Patriarchy In The Thousand Faces Of Night

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In India the cultural super sense today is based on patriarchy. The caste system and patriarchy are related to these cultural standpoints. Women’s progress in society is not from myth to truth but from myth to myth which has caused awe and terror in society. The thousand faces of night, in this novel play with the two images of ‘Optimistic’ and ‘Pessimistic’ women. She shows struggle between tradition and modernity. She tells us the story of five women characters like Devi, Sita, Pati, Parvatiamma and Mayamma. Patterns of women’s life in a Hindu cultural society can very well be observed in The Thousand Faces of Night. There are other narratives of women linked with these women. Mythological female characters, like Sita, Amba, Gandhari, Ganga,…show more content…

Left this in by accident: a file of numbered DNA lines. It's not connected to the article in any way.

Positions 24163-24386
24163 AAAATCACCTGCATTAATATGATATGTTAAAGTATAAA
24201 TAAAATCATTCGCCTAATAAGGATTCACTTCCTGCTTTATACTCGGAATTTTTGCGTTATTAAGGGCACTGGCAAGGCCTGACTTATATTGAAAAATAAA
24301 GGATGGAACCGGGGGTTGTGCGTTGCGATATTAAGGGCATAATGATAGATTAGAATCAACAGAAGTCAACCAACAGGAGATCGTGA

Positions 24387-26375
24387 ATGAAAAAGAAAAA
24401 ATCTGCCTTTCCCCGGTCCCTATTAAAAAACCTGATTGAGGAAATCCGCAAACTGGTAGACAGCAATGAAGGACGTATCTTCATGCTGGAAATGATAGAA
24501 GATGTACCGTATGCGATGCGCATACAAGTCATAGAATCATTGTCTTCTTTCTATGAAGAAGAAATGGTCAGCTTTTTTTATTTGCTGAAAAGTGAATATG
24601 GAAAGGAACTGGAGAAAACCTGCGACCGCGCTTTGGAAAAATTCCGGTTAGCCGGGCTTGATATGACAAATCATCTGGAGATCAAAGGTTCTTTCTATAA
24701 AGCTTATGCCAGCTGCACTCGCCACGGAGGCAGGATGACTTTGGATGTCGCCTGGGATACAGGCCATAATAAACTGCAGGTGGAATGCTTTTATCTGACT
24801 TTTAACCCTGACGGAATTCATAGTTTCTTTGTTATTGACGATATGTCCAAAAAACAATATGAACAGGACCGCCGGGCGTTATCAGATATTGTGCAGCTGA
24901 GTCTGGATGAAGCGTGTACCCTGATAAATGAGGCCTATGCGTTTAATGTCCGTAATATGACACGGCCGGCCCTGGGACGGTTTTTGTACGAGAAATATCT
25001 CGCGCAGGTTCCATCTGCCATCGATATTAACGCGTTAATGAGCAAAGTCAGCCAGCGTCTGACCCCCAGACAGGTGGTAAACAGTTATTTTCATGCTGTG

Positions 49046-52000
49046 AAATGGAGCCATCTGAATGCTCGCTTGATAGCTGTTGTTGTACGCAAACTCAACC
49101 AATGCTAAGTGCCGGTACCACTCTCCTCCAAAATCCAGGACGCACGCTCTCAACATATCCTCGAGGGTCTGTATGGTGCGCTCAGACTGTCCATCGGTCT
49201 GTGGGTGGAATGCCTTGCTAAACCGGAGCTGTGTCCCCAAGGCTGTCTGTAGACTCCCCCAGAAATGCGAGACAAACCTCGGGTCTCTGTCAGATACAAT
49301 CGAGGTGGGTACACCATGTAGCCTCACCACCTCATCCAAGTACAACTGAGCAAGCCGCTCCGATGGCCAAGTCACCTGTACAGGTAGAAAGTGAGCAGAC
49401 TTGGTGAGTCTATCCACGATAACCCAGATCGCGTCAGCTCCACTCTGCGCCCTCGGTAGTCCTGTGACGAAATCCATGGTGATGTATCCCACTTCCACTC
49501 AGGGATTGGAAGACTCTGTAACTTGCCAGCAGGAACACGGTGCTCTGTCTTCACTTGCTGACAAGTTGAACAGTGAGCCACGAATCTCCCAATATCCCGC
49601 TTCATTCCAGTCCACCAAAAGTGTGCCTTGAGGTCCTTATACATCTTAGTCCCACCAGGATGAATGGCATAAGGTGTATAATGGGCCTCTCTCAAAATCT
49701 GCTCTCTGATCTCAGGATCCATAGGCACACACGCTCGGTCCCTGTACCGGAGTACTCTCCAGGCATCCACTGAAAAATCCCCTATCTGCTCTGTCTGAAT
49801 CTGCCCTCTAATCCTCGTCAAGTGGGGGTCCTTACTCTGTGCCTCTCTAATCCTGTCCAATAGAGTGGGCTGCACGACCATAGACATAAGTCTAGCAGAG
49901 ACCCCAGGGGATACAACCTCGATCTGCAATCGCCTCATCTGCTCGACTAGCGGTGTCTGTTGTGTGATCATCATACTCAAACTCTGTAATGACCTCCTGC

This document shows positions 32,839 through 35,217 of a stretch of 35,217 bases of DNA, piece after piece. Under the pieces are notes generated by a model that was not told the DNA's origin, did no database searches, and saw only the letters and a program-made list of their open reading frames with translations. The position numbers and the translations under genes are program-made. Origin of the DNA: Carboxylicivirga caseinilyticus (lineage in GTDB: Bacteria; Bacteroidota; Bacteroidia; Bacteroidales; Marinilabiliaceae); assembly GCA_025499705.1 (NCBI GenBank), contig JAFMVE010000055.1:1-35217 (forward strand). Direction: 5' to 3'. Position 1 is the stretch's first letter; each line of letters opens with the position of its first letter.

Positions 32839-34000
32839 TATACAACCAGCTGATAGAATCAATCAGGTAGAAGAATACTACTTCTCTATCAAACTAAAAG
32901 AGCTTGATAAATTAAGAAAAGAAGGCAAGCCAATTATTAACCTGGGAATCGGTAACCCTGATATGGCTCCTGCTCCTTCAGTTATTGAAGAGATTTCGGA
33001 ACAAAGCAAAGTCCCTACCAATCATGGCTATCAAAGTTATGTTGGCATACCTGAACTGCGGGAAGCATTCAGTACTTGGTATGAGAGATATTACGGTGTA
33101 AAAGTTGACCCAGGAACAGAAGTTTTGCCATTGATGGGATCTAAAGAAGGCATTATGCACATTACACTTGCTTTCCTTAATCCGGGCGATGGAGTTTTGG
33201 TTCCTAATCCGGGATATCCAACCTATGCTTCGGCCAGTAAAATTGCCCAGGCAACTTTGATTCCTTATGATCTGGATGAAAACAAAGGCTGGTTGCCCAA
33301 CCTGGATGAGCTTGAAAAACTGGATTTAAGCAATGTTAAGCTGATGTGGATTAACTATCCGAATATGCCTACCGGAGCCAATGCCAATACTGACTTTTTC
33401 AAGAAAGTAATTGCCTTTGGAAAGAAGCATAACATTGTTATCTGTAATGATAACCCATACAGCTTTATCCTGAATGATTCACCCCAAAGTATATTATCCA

She challenges the patriarchal models of these myths in Thousand Faces of Night. There have been many women characters in Mahabharata and Ramayana. These epics have laid down the principles of social power structure. In Hindu Mythology, the women are treated as sacrificing, dependent, worried to please, subordinate and submissive. This depiction of woman stands true in the present time as well and these are still the popular themes in a study of television serials as quoted by Chris Barker as ‘Attributes of masculinity and femininity on Indian television’ (Krishnan and Dhinge, 1990). Since ages, the Indian culture has been operating on the basis of the norms laid down by these epics. The women characters may have been powerful enough but the society has been modelled on ‘Sita’ in Ramayana. In the Hindu Mythology ideal women is ‘Sita’. Wendy Doniger calls Sita the ‘official role model’ for Indian women and laments, ‘How different the lives of the actual women in India would have been had Draupadi, instead of Sita, been their official role model! Many Hindus name their daughters Sita, but few name them Draupadi . According to Dungier the women of Mahabharata are extremely prominent, feisty, and individualistic, in part as a result of changes that were taking place in the social structures at the time of the reception of the text. There are some women in Ramayana who behave badly, like Kaikeyi, Manthara- the hunchback women or Ahalya- the archety- pal adulteress. The differentiated images of women in the Ramayana led to another major split in Hinduism, for though the Brahmin imaginary made Sita the role model for the Hindu women from this time onward, other Sanskrit texts as well as many dialect versions of Ramayana picked up on the shadow aspect of Sita, the passionate Sita, an aspect that is also entrenched in this first text, only partially displaced on to other, openly demonic

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